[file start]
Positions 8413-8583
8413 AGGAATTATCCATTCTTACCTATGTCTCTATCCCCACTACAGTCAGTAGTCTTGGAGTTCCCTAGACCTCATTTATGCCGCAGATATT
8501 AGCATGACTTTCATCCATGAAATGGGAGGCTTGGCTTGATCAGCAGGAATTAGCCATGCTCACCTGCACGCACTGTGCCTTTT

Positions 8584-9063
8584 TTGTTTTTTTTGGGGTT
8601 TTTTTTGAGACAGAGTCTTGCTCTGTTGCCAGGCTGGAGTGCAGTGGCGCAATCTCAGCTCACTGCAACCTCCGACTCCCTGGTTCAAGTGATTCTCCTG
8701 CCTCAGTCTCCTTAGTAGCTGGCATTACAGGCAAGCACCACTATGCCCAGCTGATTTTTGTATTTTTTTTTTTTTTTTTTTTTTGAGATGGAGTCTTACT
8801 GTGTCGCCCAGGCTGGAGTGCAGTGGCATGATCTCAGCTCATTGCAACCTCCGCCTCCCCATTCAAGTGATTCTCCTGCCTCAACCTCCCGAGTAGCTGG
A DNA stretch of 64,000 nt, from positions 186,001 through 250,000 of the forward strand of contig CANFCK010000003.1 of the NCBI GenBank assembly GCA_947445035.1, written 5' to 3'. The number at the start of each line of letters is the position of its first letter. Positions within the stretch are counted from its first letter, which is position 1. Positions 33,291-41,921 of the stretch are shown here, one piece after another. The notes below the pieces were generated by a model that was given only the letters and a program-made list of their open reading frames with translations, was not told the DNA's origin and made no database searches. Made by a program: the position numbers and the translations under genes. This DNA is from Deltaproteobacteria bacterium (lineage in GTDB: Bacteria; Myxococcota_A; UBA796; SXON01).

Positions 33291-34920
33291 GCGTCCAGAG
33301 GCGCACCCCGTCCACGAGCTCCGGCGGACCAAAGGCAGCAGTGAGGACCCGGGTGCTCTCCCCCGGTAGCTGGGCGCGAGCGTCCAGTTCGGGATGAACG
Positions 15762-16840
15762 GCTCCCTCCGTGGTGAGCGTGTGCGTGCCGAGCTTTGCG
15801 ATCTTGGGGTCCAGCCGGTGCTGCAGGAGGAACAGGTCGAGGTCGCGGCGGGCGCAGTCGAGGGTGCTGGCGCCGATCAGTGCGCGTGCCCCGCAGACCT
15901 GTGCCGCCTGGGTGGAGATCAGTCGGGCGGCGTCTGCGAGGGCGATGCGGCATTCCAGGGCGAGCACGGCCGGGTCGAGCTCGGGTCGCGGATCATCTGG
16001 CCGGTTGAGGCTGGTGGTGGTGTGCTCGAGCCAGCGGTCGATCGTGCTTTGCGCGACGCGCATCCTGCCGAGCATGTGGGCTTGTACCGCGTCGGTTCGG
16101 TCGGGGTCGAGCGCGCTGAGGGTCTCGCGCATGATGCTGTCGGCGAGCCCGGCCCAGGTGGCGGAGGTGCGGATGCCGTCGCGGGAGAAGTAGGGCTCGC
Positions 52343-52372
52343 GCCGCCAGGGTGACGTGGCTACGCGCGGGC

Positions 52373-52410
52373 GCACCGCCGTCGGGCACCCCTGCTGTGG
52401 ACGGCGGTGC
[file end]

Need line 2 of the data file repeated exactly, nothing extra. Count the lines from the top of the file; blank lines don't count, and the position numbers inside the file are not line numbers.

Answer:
8413 AGGAATTATCCATTCTTACCTATGTCTCTATCCCCACTACAGTCAGTAGTCTTGGAGTTCCCTAGACCTCATTTATGCCGCAGATATT